Across the country at SeaWorld in San Diego, Calif., Manta, a marine-themed roller coaster, is garnering an equally positive reaction from visitors, 350,000 riders in its first month of operation, noted a spokesperson. Including 2,835 feet of track, the coaster incorporates a variety of multimedia. As the train enters the ride’s “launch building,” guests see a 270-degree multimedia screen onto which 22 high-definition projectors project the image of a coral reef. The projected images impart the feeling of being underwater, with progressively larger, faster-swimming manta rays emerging from behind the reef and scary music becoming louder. Once the music has reached a crescendo, the doors to the track open and the train zips out of a tunnel, moving at a speed that increases from zero to 43 miles per hour in two seconds flat.
In a similar, non-roller-coaster related development, WindSeeker, a new, $6.5 million attraction at Kings Dominion in Doswell, Va., features a 301-foot-tall tower that spins riders nearly 30 stories above ground. Seated in two-person swings that allow their feet to dangle, riders slowly begin rotating in a circular motion as the swings ascend the tower. At the top, the swings reach speeds of between 25 to 30 mph, flaring out almost 45 degrees from the tower. Nineteen music tracks play throughout the ride, and LED lights provide illumination at night.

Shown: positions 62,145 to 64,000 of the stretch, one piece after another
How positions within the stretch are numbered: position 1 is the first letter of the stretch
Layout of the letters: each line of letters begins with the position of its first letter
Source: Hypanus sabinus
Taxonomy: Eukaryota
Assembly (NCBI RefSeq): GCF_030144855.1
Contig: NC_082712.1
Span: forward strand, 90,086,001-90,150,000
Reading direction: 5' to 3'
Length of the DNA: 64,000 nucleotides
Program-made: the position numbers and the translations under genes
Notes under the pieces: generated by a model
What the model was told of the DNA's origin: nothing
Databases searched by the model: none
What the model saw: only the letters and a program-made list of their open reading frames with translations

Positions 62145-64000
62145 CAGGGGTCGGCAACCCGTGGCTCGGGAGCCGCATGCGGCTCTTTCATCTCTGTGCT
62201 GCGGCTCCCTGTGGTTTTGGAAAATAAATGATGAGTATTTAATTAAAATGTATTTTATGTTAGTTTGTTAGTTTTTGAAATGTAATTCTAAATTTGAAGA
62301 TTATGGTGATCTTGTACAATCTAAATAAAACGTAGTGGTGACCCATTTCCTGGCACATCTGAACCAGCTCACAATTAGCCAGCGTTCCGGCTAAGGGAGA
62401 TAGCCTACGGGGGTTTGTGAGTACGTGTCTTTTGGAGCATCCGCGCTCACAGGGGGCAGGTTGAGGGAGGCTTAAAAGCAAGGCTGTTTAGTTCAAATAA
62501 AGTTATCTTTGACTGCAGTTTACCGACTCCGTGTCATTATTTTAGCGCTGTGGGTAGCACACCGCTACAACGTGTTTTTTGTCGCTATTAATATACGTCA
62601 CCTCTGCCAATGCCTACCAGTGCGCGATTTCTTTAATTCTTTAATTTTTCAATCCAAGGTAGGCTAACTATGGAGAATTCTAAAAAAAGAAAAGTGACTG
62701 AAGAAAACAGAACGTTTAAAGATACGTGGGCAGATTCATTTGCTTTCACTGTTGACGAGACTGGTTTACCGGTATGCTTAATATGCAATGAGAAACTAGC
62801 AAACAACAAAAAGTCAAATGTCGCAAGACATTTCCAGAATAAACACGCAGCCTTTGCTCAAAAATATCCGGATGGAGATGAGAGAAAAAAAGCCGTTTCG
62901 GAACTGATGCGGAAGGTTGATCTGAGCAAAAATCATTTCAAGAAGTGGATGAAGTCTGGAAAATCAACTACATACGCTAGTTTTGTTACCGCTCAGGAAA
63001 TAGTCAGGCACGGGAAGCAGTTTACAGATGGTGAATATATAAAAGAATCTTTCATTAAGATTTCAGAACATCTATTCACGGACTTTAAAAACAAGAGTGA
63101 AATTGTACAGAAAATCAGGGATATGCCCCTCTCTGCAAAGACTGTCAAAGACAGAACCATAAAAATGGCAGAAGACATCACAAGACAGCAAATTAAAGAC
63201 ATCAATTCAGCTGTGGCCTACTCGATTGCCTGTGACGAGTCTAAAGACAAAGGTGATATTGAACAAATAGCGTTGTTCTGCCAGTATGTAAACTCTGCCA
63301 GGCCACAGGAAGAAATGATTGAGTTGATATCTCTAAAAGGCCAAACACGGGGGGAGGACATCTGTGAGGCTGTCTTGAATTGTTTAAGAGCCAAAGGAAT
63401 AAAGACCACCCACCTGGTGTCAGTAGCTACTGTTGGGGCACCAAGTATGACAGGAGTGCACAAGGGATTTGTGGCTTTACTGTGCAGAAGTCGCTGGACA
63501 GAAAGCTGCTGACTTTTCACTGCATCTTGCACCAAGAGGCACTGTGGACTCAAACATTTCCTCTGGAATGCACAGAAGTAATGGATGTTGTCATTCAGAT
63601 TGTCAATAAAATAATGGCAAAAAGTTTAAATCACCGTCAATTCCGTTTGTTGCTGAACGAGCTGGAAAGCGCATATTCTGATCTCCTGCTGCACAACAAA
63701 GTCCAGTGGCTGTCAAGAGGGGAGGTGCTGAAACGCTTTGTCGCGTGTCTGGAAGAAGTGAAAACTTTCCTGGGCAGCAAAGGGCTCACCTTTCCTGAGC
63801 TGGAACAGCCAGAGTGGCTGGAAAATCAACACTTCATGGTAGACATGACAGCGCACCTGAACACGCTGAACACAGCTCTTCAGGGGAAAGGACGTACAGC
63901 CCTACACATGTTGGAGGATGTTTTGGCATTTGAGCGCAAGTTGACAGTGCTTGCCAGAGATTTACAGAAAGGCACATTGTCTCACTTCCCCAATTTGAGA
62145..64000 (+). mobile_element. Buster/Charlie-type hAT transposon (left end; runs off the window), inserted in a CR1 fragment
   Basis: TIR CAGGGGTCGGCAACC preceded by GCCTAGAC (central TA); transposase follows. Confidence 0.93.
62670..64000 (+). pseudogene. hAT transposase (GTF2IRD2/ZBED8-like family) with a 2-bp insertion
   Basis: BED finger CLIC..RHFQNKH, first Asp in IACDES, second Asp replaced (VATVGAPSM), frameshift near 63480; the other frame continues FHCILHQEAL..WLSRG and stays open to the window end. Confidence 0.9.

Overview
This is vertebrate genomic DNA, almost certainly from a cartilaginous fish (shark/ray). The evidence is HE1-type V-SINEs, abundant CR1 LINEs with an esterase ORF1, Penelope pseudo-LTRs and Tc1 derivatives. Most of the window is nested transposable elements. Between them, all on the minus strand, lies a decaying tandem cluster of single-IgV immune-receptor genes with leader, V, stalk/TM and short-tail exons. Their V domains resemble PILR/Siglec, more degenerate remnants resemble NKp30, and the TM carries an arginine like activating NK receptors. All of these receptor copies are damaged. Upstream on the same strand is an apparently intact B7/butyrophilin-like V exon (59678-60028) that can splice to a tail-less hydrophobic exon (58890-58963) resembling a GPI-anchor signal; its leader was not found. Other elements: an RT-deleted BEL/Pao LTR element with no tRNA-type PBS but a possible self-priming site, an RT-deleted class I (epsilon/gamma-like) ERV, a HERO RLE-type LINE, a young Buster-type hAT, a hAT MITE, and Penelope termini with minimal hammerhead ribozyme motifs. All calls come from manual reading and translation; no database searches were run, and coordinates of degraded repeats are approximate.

“Soaring and swinging almost 300 feet above Kings Dominion and the adjacent countryside is an amazing ride experience for our guests,” said Pat Jones, vice president and general manager. “I have no doubt it is one of the more popular rides.”
Getting Into the Act
Meanwhile, continuing another trend of recent years, amusement parks are introducing ever-more-sophisticated animatronics and multi-dimensional technology to their cadre of guest enticements. Kings Dominion represents a case in point. Its new, 6,000-acre Dinosaurs Alive!, multi-sensory, dinosaur park features 36 full-size, fully-articulated dinosaurs, including three interactive models, that “come to life” with sound and movement in seven different “scenes,” including “Pack Attack,” “Fish Eaters,” “Predator Trap,” “Predator Ridge,” “Flash Flood,” “Frills, Clubs, Plates” and a kids’ paleontological dig site. Jones said the park has been popular with visitors, despite a separate $5 admission fee that applies even to season pass holders.